What I noticed is that as I got older, I got to where I very rarely recorded the actual events of any particular day, despite the fact that it often seemed to me that I should be. It has seemed to me that certain things likely should be written down, “This was the day that Aunt Tilly married that gold digger, Harlan, and this family will never be the same again! If he’s got oil wells, I’ll eat my hat!” Or that we had a good Christmas, “It snowed this morning and the lights from the tree reflected through the window onto the glistening white, icy, blanket that covered the lawn in the night, it is beautiful. We’ve got a ham and and a prime rib for the feast, the house smells of cinnamon and cider. I could stay snuggled up here forever like this. Everyone is well and we are blessed.” It seems that because history is happening all around us every day that some of those things should be written down too, that in the future those things are the stories of how it really was from the people who were really there, or at least, their experience and perception of it. So every now and then when I’ve thought of such a thing, I guess there’s been that. However, generally, at some point it became ramblings, for my own sake, and more often than not it’s digressed from letters to myself to randomly jotted notes to myself and of things that I sometimes wonder why I wrote down and sometimes don’t know what they were or are. I think sometimes that I mean them as prompts for the full entry that I meant to write, or wanted to write, and in that moment, couldn’t. Write that down, like some scrap of a morsel collected for later when there will be some shortage of random nonsense, I can open a notebook and see that, ah, yes, I wrote down the lyrics of, “Do your ears hang low?”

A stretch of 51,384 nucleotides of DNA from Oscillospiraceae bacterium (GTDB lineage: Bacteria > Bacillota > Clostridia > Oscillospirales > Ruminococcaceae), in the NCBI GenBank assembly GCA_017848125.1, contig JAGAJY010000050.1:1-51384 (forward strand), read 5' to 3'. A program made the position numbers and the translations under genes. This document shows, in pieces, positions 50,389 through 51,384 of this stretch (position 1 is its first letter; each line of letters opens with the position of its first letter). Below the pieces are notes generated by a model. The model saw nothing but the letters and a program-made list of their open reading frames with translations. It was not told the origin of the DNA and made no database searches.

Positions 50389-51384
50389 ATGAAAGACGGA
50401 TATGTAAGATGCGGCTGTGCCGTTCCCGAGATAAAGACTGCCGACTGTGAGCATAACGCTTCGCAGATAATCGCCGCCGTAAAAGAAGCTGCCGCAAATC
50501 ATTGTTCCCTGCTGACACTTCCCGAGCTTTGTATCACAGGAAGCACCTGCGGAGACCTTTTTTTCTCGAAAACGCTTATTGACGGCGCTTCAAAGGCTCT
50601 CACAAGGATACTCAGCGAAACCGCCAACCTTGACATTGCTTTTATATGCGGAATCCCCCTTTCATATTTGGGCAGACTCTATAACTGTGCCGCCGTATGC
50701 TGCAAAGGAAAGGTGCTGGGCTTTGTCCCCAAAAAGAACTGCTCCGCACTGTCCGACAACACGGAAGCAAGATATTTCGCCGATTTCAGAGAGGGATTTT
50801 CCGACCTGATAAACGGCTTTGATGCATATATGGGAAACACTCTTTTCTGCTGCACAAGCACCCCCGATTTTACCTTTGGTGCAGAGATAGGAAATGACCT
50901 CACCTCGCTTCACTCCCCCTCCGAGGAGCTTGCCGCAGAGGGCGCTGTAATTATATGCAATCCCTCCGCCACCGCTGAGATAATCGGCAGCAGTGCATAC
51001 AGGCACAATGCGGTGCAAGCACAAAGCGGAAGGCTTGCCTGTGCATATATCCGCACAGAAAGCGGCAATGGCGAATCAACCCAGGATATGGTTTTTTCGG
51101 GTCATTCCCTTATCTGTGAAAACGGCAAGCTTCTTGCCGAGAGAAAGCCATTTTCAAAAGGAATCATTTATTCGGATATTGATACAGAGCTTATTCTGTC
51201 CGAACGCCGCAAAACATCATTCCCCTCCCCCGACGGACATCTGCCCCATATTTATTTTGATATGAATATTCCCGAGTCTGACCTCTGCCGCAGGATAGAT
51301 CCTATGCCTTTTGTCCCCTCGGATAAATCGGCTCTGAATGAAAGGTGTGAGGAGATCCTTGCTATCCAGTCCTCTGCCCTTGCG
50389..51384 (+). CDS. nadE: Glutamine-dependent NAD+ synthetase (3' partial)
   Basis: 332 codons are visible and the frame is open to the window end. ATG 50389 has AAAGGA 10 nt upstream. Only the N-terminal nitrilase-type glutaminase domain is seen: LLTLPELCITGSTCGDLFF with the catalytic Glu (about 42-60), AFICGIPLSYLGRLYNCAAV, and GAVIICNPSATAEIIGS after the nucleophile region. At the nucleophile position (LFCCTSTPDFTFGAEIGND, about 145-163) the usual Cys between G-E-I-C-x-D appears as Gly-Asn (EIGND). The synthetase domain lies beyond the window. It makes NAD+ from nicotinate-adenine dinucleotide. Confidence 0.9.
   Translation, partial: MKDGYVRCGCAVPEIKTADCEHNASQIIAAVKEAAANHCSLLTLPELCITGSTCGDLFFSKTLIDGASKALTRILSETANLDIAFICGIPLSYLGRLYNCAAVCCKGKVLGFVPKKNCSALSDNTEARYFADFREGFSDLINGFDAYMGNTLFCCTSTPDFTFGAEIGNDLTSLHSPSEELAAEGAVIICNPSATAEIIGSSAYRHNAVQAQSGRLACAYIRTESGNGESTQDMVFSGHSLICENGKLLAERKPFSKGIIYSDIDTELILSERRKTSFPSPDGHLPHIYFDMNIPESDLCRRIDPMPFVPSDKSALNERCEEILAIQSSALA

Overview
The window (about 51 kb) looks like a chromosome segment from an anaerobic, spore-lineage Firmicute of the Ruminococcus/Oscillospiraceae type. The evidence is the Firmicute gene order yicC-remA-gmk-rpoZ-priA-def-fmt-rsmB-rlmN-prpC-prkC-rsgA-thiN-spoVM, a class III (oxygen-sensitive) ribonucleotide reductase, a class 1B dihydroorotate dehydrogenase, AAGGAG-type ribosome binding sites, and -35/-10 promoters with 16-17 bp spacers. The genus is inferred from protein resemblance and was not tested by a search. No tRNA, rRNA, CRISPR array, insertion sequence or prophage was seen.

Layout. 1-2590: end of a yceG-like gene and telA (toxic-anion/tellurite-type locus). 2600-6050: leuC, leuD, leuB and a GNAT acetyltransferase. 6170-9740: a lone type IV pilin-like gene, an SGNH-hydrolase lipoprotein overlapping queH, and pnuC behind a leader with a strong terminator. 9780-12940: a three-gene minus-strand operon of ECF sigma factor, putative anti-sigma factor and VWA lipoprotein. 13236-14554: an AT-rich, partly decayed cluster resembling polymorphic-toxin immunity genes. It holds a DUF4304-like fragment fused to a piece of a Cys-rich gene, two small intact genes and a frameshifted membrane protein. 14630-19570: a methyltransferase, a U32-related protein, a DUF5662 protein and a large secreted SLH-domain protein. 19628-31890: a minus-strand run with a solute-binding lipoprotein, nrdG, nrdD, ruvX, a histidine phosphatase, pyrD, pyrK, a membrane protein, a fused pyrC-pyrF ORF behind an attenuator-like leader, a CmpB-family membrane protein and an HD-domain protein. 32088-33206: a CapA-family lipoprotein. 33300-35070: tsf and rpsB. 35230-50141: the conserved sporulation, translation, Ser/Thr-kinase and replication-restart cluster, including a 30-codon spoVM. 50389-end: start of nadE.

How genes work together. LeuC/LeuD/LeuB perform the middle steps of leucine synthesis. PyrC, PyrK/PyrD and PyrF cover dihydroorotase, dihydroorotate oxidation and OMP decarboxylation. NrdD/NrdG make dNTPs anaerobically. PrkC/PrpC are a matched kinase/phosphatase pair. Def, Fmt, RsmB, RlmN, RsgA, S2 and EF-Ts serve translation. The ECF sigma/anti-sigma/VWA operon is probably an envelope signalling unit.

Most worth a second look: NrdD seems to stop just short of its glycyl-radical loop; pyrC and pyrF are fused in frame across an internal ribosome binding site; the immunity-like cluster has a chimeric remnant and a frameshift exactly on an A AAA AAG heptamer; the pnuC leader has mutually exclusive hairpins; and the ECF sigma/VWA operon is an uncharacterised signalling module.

Like many writers, not only do I do this, but I quest for the perfect notebooks to do this in, as well as the most excellent pens, and since, despite the fact that everything is allegedly available online now, I can never find the ones that I really want, I get the ones that will do, and I keep looking. This adds up to a lot of writing, a lot of pens, paper, notebooks, etc. Writers fill file cabinets and boxes and shelves with this kind of thing, really. Getting rid of it is useless. For a good decade I carted around two file boxes that contained every scrap I’d ever written that I was still in possession of. Many years ago now, I spent most of one night burning at least that much material only to discover that to be useless, it only re-accumulates. Sorting through files the last few days, I found no less than ten copies of one manuscript, each of them slightly different from the others in some infinitesimal way. I thought, Do I really need to keep all of these? Then I thought, Why get rid of one just so you can type it again at some point? Just keep them, put them away, be done with them, but keep them.